FIA Asia-V: Top Chinese Regulator Pitches Open Mainland Markets

Fang Xinghai, vice chairman of the CSRC
Suzanne Cosgrove

Suzanne Cosgrove

Editor

With a pedigree that includes a Ph.D. in economics from Stanford University and a five-year stint as an investment officer at the World Bank, it is not surprising that the vice chairman of the China Securities Regulatory Committee is a proponent of the opening of China’s markets.

In his position at the CSRC, Fang Xinghai oversees both China’s futures and stock markets, and also is responsible for corporate finance. Interviewed by FIA President and CEO Walt Lukken on the first day of the FIA Asia Conference, Xinghai said the pandemic, “if anything, has accelerated the development of China’s capital markets.”

China’s financial center, Shanghai, has moved up in terms of financial ranking, he said, “right behind London and New York this year.”

The pace of individual public offerings (IPOs) in China also has accelerated, he said, with about 400 IPOs launched in the Chinese stock market this year. Futures market trading is also up significantly, and Xinghai said the futures market in China has “played the role it’s supposed to play,” which is to “smooth out” economic gyrations and make risk management easier.

He said China has been very actively working to attract more institutional investors into the market. The manufacturing, mining and service sectors are more active participants because they increasingly feel the need to manage risk, he said. And as the quality of the markets improve, more investors and end-users use them.

Among the attractions for international institutional investors are Chinese futures contracts in crude and low-sulfur fuel oil, and a newly launched copper contract. International investors currently make up about 10 percent of the volume in China and hold 10 percent of the contracts, he said. Private equity firms are also moving into futures, he added.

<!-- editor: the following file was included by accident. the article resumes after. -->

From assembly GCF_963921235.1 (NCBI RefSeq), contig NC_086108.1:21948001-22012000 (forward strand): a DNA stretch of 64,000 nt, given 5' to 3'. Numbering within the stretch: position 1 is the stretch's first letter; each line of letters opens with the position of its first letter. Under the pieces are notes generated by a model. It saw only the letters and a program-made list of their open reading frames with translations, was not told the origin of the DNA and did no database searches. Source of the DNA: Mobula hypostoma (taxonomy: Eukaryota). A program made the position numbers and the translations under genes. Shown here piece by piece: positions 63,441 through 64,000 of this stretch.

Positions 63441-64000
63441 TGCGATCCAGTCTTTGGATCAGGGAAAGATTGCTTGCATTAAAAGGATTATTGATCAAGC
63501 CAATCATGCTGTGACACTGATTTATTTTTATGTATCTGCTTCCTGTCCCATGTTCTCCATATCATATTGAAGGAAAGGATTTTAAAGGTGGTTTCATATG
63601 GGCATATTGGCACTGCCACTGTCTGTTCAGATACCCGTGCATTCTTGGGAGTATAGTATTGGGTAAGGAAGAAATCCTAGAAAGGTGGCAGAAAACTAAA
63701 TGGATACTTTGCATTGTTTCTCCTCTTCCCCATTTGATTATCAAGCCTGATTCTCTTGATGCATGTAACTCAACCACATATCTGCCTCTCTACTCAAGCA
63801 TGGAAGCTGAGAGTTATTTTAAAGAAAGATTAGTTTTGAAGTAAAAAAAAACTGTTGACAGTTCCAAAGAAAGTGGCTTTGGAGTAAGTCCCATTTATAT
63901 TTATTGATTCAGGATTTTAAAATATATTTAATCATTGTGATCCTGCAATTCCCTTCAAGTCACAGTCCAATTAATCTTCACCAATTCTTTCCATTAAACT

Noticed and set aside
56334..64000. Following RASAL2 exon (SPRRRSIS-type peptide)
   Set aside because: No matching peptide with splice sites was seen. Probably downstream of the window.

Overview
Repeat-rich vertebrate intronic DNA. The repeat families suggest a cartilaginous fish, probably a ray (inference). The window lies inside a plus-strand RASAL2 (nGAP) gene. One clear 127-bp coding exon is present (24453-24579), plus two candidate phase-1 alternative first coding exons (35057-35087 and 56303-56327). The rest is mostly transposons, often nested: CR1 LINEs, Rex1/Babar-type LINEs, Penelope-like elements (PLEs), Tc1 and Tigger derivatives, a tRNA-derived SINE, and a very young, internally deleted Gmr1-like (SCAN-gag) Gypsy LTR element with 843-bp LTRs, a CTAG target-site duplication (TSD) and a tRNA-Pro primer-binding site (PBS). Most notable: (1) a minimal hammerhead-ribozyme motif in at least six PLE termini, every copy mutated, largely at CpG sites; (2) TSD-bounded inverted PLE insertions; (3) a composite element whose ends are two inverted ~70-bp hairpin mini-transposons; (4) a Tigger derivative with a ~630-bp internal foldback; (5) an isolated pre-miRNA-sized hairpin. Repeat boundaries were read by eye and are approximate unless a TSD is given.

“There is money to be made in China, frankly,” Xinghai said.

That will be greatly facilitated by the expansion of Qualified Foreign Institutional Investor programs, he said. In the past, “moving in and out of capital funds could be quite difficult in China,” but the reforms have enabled firms to move much quicker.

Xinghai pointed out that China has opened up its markets to global investors through two channels: one through QFII programs (his preference) and the other through a Stock Connect link between China’s mainland markets and the Hong Kong Stock Exchange, begun in 2014.

Stock Connect allows mainland Chinese investors to buy stock in certain Hong Kong and Chinese companies listed in Hong Kong and lets foreign investors buy China A shares listed on the mainland.

“We want to strike a balance between the QII and Connect programs,” Xinghai said.

Asked by Lukken about coordination between the Chinese markets, Xinghai touted the benefits of fewer regulatory entities. “Every Chinese market has one regulator,” he said.

Harmonized supervision might also explain why Xinghai is confident that Chinese environmental, social and corporate governance (ESG) products — “clean products and clean securities” — are growing, helped by mandatory exposure and incentives for investment. “I expect the capital markets will play a more important, irreplaceable role in climate change,” he said.

As for the Chinese futures market, Xinghai said it is “in the early stages of development,” but is fully open. “We continue to view the U.S. futures market as an example to learn from,” he said. “We look forward to having more exchanges between the U.S. and China markets …. We welcome U.S. firms to come and grow their business.”







 

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